Corporate Profit Margins Widen Despite Inflation
U.S. corporate profit margins grew in Q2 to the widest in 72 years, according to Wells Fargo. They found that nominal profits for GDP rose 6.1% (not annualized) during the quarter on a pre-tax basis, "the fastest pace in a year." Not only that, the $175 billion gain in profits in Q2, "lifted overall corporate profits to a record $3.0 trillion."
Further evidence shows that profits are overpassing costs for production and labor. Pre-tax margins rose to 12.2%, running above the 11.5% averaged in the previous cycle, according to a chart from The National Income and Product Accounts (NIPA). "Companies continue to be able to pass on the rising costs of labor and materials to consumers, even as inflation has squeezed household balance sheets," Wells Fargo suggests.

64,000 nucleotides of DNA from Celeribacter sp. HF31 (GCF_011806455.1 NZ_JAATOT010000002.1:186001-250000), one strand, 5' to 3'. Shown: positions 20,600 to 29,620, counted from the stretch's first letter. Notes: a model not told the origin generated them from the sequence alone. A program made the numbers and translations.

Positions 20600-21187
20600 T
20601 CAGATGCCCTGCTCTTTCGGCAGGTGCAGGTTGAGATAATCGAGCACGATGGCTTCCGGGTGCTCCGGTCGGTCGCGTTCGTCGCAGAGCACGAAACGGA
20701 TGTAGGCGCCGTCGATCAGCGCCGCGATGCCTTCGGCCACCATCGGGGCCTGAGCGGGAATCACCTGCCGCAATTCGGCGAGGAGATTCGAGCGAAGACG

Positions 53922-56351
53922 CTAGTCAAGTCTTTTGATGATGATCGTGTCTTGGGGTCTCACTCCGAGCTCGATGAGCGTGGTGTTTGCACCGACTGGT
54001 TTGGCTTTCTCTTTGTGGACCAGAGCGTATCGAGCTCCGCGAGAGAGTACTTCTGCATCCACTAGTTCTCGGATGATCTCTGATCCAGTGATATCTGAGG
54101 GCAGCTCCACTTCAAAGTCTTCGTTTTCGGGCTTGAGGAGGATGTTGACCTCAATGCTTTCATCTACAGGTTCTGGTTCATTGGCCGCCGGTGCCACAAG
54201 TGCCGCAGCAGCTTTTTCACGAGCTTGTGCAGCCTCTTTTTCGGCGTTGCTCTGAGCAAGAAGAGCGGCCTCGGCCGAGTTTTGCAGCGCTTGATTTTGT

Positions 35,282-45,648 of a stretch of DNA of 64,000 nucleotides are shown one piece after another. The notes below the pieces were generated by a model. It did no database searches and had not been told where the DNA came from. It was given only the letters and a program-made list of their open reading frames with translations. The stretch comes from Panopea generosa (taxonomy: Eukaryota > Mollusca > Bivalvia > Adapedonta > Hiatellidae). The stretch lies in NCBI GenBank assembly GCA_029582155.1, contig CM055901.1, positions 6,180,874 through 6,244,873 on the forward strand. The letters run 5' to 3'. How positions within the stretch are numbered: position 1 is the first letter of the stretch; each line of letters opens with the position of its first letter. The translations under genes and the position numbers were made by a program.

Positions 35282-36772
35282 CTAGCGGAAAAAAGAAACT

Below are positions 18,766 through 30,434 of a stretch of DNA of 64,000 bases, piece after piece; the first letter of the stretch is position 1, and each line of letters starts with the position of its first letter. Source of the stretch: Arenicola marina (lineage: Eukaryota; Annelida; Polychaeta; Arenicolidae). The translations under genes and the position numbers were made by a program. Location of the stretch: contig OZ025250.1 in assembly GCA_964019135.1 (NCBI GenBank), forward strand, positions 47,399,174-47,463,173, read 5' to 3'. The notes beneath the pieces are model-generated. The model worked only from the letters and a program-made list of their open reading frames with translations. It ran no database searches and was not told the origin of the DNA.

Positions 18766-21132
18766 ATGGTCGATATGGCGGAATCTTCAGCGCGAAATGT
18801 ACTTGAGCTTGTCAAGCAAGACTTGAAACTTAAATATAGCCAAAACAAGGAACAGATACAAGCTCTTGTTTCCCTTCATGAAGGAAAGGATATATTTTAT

Energy companies, such as Exxon Mobil and Chevron, have "quadrupled their earnings last quarter from a year earlier as process soared for oil, gasoline and natural gas amid the worst inflation in 40 years," per AP News.
However, experts still expect profits to narrow later this year as persistent price pressures dampen consumer demand and corporations prepare for a potential recession. "Inflation has been even worse for companies at the wholesale level than what they're charging consumers at the register, adding pressure to their profits," AP News reports.